Q. Do PV panels generate electricity when it’s cloudy?
On cloudy days, solar panels will still generate electricity but at a reduced rate, the amount of electricity actually generated will depend on the quantity of cloud cover.
Q. How long do panels last?
PV panels can last 40 years. A typical performance warranty will guarantee 90% rated production for 10 – 15 years and 80% of rated production for 20 – 25 years. Performance will diminish slightly as the panels age (roughly about 1% per year).
Q. Is there much maintenance required in maintaining my PV panels?
For a grid tied system where no batteries need to be replaced there is usually little maintenance required, unless there is an equipment failure, as there are no moving parts. It is a good idea to carry out a periodic check to ensure no debris (leaves, dirt etc.) has collected on the panels which will reduce performance.
Q. Can I install PV panels myself?
Not usually. In order to qualify for FIT payments the panels must be installed by an MCS certified installer. MCS is an independent scheme that certifies installers and micro-generation products under 50 kW in accordance with consistent standards.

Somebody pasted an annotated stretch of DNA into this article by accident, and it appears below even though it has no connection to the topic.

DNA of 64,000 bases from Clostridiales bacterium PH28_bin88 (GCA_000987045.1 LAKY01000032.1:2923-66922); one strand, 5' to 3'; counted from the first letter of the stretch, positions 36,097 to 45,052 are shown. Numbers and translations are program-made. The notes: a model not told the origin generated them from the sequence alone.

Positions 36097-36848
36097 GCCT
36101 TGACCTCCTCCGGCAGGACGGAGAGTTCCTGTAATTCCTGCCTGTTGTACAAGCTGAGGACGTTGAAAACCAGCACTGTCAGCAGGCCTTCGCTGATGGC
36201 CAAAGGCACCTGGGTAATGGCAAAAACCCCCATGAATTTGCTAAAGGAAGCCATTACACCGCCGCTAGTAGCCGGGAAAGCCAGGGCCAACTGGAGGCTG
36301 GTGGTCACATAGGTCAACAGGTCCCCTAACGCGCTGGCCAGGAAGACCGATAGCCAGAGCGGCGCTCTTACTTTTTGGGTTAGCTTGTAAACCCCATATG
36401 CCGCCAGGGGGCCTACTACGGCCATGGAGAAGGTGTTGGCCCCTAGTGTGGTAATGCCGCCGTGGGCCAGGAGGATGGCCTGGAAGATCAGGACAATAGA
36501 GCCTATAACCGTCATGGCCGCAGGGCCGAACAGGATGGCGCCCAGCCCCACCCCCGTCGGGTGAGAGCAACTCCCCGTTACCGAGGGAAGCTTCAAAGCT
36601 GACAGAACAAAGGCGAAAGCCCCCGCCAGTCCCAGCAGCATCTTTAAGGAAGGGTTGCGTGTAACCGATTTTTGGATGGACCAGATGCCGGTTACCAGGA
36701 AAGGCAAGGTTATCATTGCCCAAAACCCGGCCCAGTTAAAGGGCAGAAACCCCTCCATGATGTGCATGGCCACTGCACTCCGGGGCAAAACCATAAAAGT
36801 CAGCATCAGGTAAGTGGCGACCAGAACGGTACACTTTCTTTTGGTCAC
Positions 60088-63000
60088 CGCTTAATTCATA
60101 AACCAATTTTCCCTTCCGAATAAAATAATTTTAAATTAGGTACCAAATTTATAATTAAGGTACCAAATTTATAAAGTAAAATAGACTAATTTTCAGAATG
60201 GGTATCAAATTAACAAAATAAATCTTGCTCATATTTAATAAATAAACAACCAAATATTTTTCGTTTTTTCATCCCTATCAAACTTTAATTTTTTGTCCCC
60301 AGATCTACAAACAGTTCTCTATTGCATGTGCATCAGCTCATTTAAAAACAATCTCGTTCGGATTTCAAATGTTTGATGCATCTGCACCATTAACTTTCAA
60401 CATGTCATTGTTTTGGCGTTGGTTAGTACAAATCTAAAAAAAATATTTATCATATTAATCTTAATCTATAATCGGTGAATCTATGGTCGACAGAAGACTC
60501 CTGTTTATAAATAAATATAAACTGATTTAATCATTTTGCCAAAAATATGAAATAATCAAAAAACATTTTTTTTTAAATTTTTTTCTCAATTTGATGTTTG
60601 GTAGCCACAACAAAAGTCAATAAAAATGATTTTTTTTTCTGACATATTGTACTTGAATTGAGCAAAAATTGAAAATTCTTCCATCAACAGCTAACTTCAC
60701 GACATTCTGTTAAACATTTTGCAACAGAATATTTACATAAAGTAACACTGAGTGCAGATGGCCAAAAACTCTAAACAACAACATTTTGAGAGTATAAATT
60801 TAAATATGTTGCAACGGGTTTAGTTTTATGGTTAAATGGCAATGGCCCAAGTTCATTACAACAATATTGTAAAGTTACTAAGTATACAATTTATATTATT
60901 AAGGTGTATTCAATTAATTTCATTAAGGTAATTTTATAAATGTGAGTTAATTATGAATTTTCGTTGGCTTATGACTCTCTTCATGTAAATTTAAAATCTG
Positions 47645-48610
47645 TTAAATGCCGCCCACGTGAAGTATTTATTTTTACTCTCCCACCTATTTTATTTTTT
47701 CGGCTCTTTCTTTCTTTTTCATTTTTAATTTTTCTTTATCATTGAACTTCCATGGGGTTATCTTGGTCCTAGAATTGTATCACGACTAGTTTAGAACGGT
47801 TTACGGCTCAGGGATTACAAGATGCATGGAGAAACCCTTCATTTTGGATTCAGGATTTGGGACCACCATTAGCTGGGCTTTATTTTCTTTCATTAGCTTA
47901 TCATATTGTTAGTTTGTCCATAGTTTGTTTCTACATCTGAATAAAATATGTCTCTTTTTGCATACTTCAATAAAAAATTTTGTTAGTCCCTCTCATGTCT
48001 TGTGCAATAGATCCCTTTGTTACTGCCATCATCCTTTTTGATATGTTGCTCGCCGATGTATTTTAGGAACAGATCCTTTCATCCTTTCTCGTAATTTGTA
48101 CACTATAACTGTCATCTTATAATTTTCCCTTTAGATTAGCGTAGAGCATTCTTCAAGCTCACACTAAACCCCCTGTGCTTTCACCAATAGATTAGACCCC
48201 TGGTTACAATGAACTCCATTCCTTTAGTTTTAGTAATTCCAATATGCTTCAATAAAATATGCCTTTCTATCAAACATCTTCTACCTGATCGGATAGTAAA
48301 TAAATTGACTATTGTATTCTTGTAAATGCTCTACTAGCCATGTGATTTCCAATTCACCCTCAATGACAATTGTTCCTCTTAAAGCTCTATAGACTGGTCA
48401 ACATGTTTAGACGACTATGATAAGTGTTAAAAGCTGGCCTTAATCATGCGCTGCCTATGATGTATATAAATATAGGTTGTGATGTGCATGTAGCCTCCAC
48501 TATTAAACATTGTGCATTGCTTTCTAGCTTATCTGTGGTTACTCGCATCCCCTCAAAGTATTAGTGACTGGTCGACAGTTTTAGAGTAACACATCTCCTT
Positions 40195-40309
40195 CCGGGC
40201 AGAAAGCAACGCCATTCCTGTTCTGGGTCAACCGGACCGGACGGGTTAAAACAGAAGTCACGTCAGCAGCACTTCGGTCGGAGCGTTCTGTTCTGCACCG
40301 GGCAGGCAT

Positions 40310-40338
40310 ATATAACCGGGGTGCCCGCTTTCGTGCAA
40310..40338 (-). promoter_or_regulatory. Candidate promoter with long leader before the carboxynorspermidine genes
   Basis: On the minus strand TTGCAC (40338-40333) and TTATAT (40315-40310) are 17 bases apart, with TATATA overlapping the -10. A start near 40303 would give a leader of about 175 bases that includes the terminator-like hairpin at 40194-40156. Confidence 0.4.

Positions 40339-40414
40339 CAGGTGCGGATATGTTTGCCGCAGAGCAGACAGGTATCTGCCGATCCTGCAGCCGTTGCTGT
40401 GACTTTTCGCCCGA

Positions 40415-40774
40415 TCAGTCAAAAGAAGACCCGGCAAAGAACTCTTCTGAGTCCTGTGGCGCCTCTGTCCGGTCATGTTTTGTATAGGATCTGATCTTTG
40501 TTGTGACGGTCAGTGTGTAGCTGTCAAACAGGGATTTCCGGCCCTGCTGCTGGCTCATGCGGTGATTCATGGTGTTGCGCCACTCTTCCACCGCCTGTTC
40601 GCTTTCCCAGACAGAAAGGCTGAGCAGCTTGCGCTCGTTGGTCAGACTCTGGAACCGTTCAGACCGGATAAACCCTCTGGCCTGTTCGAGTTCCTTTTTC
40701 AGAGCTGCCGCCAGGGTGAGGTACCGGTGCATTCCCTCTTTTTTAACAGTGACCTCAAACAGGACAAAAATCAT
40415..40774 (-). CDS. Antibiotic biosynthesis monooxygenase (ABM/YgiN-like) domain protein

Q. Do the solar panels have to be installed on the roof?
Usually the most cost effective installation will be on the roof however if there are issues with shading, it may be worthwhile putting them on a wall, on the ground or on a pole. We can help you review other options.
Q.How long does installation take?
For an average domestic system, the installation process rarely takes more than two days.